Abstract: In light of increased economic integration and global warming, addressing critical issues such as the role of multilateral climate policies and the strategic interaction of countries in climate negotiations becomes paramount. We thus established for this paper an open economy environmental dynamic stochastic general equilibrium model with heterogeneous production sectors, bilateral climate policies, asymmetric economies, and asymmetric stochastic shocks, using China and the EU as case studies in order to analyze the interaction and linking of international carbon markets under dynamic international economic cycles. This led us to some major conclusions. First, with various methods we verified that, due to deadweight loss, the efficiency of the separate carbon market is lower than that of the joint carbon market. Second, the intensity of the spillover effects depends partly on different climate policies. This means that, in terms of supply-side shocks, the EU's economy in a joint carbon market is more sensitive because its cross-border spillover effects are enhanced, while demand-side shocks have a stronger impact on the EU's economy under a separate carbon market. Third, the Ramsey policy rule revealed that both China's and the EU's emission quotas should be adjusted pro-cyclically under separate carbon markets. The cross-border spillover effects of the joint carbon market, however can change the pro-cyclical characteristics of foreign (EU's) optimal quotas.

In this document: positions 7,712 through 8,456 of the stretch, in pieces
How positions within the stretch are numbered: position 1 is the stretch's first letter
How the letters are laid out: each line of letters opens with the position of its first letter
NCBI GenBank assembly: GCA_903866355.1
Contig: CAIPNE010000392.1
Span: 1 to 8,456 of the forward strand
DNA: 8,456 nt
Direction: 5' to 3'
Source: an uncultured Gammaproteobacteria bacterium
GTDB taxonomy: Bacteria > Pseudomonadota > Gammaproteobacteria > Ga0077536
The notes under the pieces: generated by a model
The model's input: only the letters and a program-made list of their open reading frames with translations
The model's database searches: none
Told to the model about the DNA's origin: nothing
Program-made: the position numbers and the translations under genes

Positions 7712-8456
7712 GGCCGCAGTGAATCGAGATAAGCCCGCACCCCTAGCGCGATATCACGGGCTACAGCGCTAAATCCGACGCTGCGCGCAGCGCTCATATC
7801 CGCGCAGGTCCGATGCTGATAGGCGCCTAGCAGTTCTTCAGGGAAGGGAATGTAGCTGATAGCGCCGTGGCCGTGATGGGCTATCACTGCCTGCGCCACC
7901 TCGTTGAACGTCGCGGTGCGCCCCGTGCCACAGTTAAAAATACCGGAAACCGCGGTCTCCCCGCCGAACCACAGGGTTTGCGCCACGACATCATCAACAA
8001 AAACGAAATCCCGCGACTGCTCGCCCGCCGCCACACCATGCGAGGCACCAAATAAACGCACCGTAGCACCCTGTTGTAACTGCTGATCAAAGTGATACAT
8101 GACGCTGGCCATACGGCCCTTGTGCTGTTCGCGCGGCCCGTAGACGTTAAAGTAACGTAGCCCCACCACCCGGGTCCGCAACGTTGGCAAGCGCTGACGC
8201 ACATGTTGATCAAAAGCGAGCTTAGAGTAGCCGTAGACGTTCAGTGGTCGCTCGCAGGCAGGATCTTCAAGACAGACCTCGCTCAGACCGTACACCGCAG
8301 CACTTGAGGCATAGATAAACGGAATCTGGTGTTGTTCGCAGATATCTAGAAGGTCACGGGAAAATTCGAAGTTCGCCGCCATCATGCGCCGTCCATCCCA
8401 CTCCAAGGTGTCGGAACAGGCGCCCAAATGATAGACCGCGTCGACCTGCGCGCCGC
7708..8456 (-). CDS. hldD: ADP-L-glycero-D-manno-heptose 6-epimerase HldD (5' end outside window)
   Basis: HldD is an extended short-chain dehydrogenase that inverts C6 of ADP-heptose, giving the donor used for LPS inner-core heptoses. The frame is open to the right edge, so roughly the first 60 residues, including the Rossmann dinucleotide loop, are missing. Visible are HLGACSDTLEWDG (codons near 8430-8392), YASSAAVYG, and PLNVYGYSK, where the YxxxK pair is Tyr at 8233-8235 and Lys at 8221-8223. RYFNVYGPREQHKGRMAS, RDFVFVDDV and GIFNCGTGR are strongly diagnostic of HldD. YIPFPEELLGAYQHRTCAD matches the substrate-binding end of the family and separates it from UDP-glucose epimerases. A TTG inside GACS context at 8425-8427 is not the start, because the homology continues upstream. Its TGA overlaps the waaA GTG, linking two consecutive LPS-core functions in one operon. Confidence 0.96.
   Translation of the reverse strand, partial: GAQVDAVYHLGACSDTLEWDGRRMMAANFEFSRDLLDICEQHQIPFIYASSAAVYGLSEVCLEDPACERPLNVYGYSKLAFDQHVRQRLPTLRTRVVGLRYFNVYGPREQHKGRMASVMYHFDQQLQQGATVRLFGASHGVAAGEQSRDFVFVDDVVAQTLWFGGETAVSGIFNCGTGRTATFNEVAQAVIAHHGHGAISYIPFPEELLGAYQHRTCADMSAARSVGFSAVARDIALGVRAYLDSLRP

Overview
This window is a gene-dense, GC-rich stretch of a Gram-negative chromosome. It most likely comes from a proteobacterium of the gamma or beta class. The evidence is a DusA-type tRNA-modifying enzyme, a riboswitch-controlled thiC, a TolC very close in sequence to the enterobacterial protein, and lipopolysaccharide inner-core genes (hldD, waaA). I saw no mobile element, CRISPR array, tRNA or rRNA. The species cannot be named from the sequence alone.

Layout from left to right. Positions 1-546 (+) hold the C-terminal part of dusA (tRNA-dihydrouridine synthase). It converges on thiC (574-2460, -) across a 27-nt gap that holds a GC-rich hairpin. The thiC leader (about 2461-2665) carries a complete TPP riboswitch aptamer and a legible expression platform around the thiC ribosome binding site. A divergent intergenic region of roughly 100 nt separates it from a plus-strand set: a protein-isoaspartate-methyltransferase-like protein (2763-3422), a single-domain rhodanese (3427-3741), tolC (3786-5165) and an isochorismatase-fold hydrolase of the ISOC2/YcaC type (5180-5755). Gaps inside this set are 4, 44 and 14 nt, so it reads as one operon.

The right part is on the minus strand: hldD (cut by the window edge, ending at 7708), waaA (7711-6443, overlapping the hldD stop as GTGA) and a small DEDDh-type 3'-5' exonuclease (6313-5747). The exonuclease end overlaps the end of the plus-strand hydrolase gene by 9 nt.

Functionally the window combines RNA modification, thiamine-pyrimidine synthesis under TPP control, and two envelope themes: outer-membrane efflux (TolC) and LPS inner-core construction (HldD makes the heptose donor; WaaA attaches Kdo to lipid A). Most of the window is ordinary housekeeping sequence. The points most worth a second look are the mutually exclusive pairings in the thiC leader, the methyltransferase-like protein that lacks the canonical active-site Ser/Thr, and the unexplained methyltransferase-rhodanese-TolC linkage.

Keywords: International economic cycle,Carbon market,China,the European Union (EU),Dynamic Stochastic General Equilibrium (DSGE)